These 27 states brought his total to 259 electoral votes, close to but still shy of 270, the bare minimum for an Electoral College majority. The presidency was secured late on Election Night when Trump narrowly carried Michigan (16 electoral votes), Pennsylvania (20), and Wisconsin (10), “blue” states where no Republican presidential nominee had prevailed since the 1980s. Michigan or Pennsylvania, by itself, or Wisconsin in combination with either of the other two, would have given Trump more than 270 electoral votes, and the presidency.

Trump’s total popular-vote margin in these three states was 77,744 votes, 0.56% of the 13,940,912 that were cast. Donald Trump once owned and operated casinos, but a professional gambler would insist on very favorable odds before betting that such an intricate, close-run sequence of events would occur. By the same token, however, few would have wagered that the 1960 Yankees would score 16 runs in one of the three World Series games they won, but also a total of 17 in the four they lost.

Whatever the differences between sports and politics, they share one feature: it’s unfair and illogical to hold a competition using one set of rules, and then evaluate it after the fact using entirely different rules. To their credit, neither the Yankees nor any of their fans petitioned the commissioner of Major League Baseball to set aside the results of the 1960 World Series in light of New York’s massive advantage in total runs scored. Any such ruling would have penalized the Pirates for competing according to the rules agreed to in advance, rather than on the basis of ones later claimed to be more equitable.

Thus, it made perfect sense for Pirates manager Danny Murtaugh to insert his star relief pitcher, Elroy Face, to protect narrow leads in each of the four games Pittsburgh ended up winning. (Ultimately, Face was credited with three saves.) Conversely, Murtaugh chose not to use Face during the three games where the Yankees raced out to insurmountable leads. Losing those games by smaller margins served no purpose, but wearing out his key pitcher in blowout losses would have reduced Murtaugh’s leverage in games yet to be played, ones where victory was still possible. To penalize the Pirates, or denigrate their victory, for not doing more to overcome New York’s cumulative advantage in runs scored ignores the fact that Pittsburgh had no reason to be concerned about this metric and every reason to ignore it.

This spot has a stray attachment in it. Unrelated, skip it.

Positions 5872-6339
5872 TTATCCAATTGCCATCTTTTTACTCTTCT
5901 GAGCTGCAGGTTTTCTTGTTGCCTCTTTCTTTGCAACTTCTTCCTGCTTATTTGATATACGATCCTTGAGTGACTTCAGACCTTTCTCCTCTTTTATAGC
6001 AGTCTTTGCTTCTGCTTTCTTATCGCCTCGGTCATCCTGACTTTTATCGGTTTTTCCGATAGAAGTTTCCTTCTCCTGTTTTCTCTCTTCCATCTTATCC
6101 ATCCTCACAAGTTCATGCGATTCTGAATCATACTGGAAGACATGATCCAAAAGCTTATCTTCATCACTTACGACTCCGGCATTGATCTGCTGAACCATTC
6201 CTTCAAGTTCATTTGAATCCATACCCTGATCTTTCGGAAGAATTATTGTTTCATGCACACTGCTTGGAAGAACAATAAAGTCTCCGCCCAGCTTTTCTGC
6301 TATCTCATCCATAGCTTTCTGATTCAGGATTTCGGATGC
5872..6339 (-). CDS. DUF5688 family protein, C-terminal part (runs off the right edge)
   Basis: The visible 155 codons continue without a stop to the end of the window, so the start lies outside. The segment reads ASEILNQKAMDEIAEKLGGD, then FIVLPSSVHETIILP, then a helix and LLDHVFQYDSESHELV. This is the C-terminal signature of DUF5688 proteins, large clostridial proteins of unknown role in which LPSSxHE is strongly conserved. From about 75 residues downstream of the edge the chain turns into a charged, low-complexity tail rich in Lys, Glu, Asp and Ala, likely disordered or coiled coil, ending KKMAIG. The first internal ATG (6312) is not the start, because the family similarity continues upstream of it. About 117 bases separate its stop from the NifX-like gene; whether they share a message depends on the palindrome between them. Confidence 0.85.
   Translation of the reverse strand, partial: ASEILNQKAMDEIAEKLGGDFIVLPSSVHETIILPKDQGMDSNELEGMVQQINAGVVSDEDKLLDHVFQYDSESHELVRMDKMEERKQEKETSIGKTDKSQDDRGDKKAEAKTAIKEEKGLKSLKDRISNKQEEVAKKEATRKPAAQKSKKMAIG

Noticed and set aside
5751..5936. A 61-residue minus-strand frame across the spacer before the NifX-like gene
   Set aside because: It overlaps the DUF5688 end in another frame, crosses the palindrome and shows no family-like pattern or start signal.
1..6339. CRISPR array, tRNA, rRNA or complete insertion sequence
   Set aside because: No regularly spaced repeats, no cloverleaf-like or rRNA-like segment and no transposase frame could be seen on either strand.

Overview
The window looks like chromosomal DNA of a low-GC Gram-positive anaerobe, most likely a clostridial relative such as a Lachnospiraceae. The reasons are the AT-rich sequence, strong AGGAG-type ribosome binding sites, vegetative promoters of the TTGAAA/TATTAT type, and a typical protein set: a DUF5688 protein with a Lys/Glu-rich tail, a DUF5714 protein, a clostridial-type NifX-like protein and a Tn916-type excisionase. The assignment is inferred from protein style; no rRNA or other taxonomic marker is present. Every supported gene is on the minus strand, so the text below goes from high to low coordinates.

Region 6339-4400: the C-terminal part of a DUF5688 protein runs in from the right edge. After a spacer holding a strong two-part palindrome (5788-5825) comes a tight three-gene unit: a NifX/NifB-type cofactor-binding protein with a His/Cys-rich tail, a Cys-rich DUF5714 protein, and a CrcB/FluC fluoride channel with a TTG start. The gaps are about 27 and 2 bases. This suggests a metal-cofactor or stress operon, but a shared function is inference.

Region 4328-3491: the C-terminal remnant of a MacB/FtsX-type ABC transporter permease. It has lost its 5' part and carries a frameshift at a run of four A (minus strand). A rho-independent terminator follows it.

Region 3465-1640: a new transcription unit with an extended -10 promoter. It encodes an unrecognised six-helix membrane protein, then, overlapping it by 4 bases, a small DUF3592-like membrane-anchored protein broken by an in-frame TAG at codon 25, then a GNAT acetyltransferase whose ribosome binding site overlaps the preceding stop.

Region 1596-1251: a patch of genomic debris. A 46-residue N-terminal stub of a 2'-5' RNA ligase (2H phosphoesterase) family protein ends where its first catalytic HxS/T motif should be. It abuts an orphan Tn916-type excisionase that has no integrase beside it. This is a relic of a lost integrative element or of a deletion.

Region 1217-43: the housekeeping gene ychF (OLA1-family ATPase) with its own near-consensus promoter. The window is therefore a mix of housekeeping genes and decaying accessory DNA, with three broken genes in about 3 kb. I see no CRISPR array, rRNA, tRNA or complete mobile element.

Similarly, Trump won the contest he entered, where the goal all along was to secure popular-vote majorities in enough states to amass at least 270 electoral votes, which each state awarded on a winner-take-all basis. He lost the contest he did not enter, the one to receive more popular votes nationwide than his opponent. But because he wasn’t pursuing that goal, and had no reason to, we cannot simply assume that Trump would have lost the popular vote if the election had been contested on that basis. Sensibly, the Trump campaign followed Danny Murtaugh’s strategy and devoted few resources—candidate or surrogate appearances, mailings, television ads, and get-out-the vote efforts—to states that were lost causes; Trump got less than 40% of the popular vote in ten states as well as the District of Columbia. There was also no point in making an all-out effort in states that were won causes, such as the nine where Trump ended up getting more than 60% of the vote.

Indeed, one of the reasons Trump defeated Hillary Clinton was that, despite having never run for public office before 2016, he assembled a campaign organization possessing a better strategic sense than hers about how to secure the presidency. Three weeks before Election Day, the New York Times reported that Clinton’s aides were voicing “extraordinary confidence” in what they “increasingly believe will be a decisive victory.” On this basis, the campaign aspired to something grander and more profound than merely winning a presidential election. The goal became to “deliver a punishing message to Mr. Trump and Republicans,” a defeat “so humiliating that it jars him and [them].”

Accordingly, the Clinton strategists decided to invest time and money during the campaign’s final weeks in states the Times described as “traditionally right-leaning,” including Arizona, Indiana, Missouri, Texas, and Utah. Clinton ended up losing all five, by margins ranging from 3.6% in Arizona to at least 18% in Indiana, Missouri, and Utah. (Nor were there any coattail effects from Clinton’s efforts. Democrats lost Senate races in Arizona, Indiana, and Missouri despite having had a degree of hope about all three contests.) In other words, Trump came within 2.09% of Clinton’s nationwide popular vote total despite the fact that he wasn’t trying to win that competition and she, to some extent, was.

There’s no prospect that Major League Baseball will change the World Series so that the winning team is the one scoring the most total runs, regardless of how individual games turn out. There is some likelihood, however, that we’ll discard the Electoral College and start awarding the presidency to the candidate receiving the most popular votes, nationwide. Does the national pastime shed any light on the wisdom of this political question?